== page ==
Issues in Cross-Cultural Psychological Assessment Conference 2008

                           DISABILITY OR DIFFERENCE?

 Nicole Fraine, Guidance Counsellor (M.Clin Psych, Dip Ed), Brisbane Catholic Education,
 Mary Immaculate Primary School, & Rossana McDade, New Arrivals Officer, ESL, Brisbane
                                  Catholic Education.

Difficulties exist in assessing refugee students when questions arise about their eligibility
to access special needs resources due to a possible impairment. For example, their first
language is likely to be less developed than other culturally and linguistically diverse
students and they have often experienced significant trauma and relocation issues.
Despite broad acknowledgement of these challenges, there is little available methodology
for practitioners to conduct such assessment. It is proposed in this paper that any
psychometric assessment of refugees be part of a broader process, which aims to
understand and support the needs of all refugee students when they enter the Australian
school system.

        A case study is described outlining a 5-stage process developed at school level
within the Brisbane Catholic Education (BCE) system to effectively and respectfully
manage the requirements of all refugee students. For students identified as having more
significant challenges, a further, detailed assessment process is initiated. This assessment
is holistic, broad-based and culturally sensitive, involving data gathered from a variety of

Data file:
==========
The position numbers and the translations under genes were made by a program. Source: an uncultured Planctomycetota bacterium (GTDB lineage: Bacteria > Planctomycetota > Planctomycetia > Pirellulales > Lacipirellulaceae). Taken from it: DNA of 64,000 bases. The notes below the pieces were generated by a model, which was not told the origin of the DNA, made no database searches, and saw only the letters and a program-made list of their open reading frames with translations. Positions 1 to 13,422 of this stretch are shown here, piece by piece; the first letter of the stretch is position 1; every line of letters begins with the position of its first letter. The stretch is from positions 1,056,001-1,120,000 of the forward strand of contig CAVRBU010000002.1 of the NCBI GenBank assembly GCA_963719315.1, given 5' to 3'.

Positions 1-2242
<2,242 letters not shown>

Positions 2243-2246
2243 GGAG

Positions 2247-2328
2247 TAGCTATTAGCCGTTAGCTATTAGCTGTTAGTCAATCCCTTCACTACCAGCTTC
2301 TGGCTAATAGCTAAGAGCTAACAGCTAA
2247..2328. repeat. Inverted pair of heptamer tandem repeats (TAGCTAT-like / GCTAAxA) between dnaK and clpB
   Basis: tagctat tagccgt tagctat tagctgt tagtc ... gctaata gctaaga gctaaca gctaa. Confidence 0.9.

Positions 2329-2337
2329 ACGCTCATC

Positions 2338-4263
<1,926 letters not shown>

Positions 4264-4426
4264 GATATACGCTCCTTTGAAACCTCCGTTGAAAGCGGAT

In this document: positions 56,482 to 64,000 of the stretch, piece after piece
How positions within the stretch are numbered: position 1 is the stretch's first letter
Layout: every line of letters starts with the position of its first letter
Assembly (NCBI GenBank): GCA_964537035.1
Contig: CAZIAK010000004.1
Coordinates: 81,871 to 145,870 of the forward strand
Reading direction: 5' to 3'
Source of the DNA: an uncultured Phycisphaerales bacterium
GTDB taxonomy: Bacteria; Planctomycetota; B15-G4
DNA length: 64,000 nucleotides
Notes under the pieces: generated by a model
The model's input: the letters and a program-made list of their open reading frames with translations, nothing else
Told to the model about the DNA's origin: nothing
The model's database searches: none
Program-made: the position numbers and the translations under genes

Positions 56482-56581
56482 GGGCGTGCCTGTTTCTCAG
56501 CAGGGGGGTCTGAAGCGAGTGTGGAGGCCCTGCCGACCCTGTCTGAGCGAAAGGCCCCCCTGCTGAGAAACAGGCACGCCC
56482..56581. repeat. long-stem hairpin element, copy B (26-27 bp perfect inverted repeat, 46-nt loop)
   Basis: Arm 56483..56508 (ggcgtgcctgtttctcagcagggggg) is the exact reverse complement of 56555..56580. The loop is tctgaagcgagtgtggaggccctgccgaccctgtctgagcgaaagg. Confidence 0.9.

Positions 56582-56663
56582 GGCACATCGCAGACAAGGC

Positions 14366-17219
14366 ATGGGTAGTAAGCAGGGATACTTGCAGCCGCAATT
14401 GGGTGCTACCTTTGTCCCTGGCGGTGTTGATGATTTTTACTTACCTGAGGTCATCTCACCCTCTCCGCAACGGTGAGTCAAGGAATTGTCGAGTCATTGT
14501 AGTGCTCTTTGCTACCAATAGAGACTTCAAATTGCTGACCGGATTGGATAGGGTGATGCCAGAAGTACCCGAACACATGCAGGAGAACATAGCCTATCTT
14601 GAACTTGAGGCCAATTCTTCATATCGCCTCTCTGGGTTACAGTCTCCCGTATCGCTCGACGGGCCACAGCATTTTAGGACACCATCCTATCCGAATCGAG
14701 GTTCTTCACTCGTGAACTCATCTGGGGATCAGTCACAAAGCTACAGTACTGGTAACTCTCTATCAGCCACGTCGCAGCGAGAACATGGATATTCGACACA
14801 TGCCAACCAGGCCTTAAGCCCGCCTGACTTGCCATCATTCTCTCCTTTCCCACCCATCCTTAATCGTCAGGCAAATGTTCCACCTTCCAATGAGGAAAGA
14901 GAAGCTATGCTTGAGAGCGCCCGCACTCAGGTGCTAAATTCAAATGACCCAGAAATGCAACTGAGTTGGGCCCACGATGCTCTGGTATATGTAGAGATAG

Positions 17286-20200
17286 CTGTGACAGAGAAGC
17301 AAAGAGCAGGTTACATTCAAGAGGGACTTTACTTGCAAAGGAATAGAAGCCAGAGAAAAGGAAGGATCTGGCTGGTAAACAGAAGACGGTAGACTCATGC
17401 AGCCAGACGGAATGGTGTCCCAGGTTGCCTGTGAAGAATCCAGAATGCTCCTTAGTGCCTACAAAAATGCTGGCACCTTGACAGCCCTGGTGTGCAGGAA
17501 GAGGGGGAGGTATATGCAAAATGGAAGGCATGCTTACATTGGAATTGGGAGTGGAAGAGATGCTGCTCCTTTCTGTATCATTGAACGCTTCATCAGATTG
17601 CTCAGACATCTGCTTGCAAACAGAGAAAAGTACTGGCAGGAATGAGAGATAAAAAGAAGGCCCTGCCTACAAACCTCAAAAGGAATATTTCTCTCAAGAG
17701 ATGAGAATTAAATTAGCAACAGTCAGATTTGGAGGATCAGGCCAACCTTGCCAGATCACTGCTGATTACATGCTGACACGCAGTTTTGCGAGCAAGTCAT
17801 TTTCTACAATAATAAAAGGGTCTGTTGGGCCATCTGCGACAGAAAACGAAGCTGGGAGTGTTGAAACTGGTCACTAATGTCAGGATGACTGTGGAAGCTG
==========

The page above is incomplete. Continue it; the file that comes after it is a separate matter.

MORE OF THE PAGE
sources (e.g., family, psychologist, class teacher, English as a Second Language (ESL) staff
and other relevant community members).

        The process begins at the time of enrolment, supporting every refugee student’s
learning throughout their time at school. The process is multidisciplinary, explicitly
outlining how relationships between school staff, key visiting staff (e.g., cultural liaison
officers), families and external agencies are initiated and maintained. At Stage 1
(Enrolment), parents are interviewed and background information is collected to inform
support needs. Stage 2 (Initial Data Collection) involves the school support team staff in
gathering data to inform planning for academic and other learning (e.g., social) needs.
Stage 3 consists of a Support Team Meeting to discuss implications of the data gathered.
In Stage 4, an Individual Learning Plan (ILP) is developed based on shared data, and this
information is shared with parents. During stage 5, a Review is conducted to inform future
planning. The ILP is then reassessed as appropriate.

        If a more significant concern is identified at any time during a student’s schooling